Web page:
Despite beating Newcastle, AC Milan were nevertheless eliminated from the Champions League. The last match in the group stage for the Rossoneri took place in the northern region of England. It was always going to be difficult. The Italian giants had a slim chance of advancing to the Knockout Stage.

The fate of Stefano Poli and his player was out of their hands last night. Even though they secured a dramatic 2-1 win away, they will not be continuing their road to the Champions League. In their place, Borussia Dortmund advanced to the following round with the help of Paris Saint-Germain.

Meanwhile, the third-placed Rossoneri will be eligible to play in the Europa League. After losing out on Europe’s most prized competition, getting into the Europa League is a welcome consolation prize.

With another Champions League season in the rearview mirror, AC Milan is once again left scratching its head. Why was one of Italy’s best teams unable to advance beyond the group stage? The Rossoneri’s inconsistent play, maddening failure to convert opportunities and the influx of new players in the summer played a role.

Summer signings: Too many, too soon?

The arrival of new players during the summer transfer window is a common thread in discussions about AC Milan’s Champions League run. After showing potential in Serie A, the club brought in new blood with no fewer than ten recruits. But it was more difficult than expected to incorporate so many new people into a unified whole.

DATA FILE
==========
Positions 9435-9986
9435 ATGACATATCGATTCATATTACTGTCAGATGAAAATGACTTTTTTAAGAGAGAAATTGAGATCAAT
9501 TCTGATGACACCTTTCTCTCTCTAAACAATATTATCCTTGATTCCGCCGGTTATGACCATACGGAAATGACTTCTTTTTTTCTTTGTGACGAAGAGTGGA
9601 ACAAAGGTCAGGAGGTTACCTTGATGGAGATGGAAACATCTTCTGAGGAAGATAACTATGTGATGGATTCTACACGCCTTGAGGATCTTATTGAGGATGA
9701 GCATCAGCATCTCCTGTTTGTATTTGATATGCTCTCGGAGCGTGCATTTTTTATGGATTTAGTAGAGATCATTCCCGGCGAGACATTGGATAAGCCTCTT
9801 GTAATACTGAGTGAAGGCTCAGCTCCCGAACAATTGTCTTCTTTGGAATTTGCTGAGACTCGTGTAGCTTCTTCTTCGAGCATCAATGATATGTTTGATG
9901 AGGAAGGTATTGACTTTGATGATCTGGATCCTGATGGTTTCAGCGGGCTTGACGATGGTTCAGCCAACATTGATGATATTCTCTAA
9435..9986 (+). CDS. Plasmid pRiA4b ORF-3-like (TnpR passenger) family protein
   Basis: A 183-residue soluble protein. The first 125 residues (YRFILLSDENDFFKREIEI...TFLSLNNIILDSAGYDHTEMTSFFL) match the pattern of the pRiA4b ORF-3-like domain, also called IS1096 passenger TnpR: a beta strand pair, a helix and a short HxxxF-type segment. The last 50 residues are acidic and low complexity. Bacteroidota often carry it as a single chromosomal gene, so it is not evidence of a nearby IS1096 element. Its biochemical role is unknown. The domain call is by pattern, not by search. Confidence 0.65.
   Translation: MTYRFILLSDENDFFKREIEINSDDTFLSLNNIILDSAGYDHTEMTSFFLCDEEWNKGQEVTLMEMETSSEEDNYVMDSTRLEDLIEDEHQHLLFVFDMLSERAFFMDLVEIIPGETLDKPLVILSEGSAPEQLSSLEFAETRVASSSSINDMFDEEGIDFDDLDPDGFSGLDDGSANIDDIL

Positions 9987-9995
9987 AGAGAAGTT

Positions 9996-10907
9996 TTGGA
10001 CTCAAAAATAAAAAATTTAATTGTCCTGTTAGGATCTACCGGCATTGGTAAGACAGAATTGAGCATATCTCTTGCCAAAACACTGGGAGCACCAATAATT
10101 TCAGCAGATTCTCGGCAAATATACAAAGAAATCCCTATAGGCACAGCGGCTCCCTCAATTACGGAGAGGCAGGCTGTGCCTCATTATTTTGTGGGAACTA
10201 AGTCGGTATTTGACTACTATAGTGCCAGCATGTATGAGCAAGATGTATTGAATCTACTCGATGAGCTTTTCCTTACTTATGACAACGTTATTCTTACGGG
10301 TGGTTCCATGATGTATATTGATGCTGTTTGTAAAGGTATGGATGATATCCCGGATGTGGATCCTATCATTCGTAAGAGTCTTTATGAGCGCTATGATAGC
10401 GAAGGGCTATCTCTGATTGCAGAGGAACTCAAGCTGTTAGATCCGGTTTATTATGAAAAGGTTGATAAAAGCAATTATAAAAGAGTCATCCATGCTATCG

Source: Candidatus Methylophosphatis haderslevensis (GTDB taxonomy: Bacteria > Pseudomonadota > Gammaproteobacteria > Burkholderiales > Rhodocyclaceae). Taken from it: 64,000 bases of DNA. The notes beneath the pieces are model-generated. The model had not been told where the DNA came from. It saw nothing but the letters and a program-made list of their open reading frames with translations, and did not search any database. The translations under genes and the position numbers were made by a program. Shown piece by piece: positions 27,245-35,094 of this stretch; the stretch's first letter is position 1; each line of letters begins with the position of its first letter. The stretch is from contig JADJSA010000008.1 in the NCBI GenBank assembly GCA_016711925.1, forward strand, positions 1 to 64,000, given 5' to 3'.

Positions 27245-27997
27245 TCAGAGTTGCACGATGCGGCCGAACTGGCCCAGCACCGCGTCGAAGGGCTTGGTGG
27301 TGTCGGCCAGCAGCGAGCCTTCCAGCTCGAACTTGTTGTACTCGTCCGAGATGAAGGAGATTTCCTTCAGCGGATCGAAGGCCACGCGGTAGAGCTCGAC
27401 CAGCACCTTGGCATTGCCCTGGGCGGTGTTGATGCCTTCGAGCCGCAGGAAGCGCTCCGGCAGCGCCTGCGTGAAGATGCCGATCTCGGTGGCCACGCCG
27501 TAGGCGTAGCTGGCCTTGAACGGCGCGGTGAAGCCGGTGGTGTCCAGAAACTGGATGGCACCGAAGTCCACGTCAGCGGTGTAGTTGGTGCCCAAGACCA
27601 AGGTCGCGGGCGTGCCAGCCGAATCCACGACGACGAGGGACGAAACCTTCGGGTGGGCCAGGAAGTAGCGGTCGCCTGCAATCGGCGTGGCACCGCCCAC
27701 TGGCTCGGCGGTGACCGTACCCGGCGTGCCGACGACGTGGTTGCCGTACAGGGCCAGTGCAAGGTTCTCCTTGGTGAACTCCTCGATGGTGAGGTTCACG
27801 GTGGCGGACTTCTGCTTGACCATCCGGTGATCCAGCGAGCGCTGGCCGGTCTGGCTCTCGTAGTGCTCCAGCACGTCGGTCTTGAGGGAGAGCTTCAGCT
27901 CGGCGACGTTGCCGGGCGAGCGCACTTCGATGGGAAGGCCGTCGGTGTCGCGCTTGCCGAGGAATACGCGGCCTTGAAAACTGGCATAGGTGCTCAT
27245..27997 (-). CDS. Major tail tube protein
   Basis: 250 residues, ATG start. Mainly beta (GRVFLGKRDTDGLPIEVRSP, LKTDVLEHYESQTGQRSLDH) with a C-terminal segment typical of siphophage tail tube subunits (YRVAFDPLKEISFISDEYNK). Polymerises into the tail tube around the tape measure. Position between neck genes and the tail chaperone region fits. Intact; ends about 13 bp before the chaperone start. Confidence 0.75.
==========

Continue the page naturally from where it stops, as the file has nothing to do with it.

It asked too much for the team to be able to adjust. Many of these players entered a new league, culture or playing style in a short period. Part of AC Milan’s exit from the tournament goes to the fact the squad had trouble settling into a rhythm.

Adaptation woes of new signings

Both benefits and drawbacks might come from the transition phase for new recruits. Though these newcomers enrich the team with new ideas and abilities, the settling-in process could throw off the existing routine. The new players that Milan brought in this summer have not adjusted to the style of play under Stefano Pioli. The rigors of Champions League participation in a volatile group expose those flaws.

With six goals and three assists across all competitions so far, Christian Pulisic is alone among the new signings to make an immediate impact while wearing the Red and Blacks shirt. He began leaving his imprint on the most prestigious platforms after leaving Stamford Bridge in the summer. Milan welcomed the 25-year-old attacker with open arms, giving him the consistent playing time he lacked in London.

Samuel Chukwueze, Luka Jovic, and Noah Okafor are among the attacking newcomers who have had trouble breaking into the starting lineup. Their true value and influence have not become apparent until far into the year’s conclusion.

The squad’s inconsistent play in the group stage might be an indication of how they are adjusting. Because of their inability to work together as a cohesive unit during crucial European matches, Milan has suffered torment in the beautiful game.

Consistent injury crisis

It would seem that AC Milan has been in a continual state of urgency about absent players. Injuries have been a major problem for the Italians this season. In fact. the Champions League loss to Borussia Dortmund on Matchday 5 was just the latest in a string of setbacks.

The Bundesliga side defeated them 3-1 at San Siro and almost eliminated Milan from the group stage. Dortmund scored two after Milan pulled Malick Thiaw out with a hamstring injury. The German club’s speed on the wings exposed the inefficiencies of depth in the Milan ranks. Stefano Poli finished the game with central midfielder Rade Krunic playing at center defense.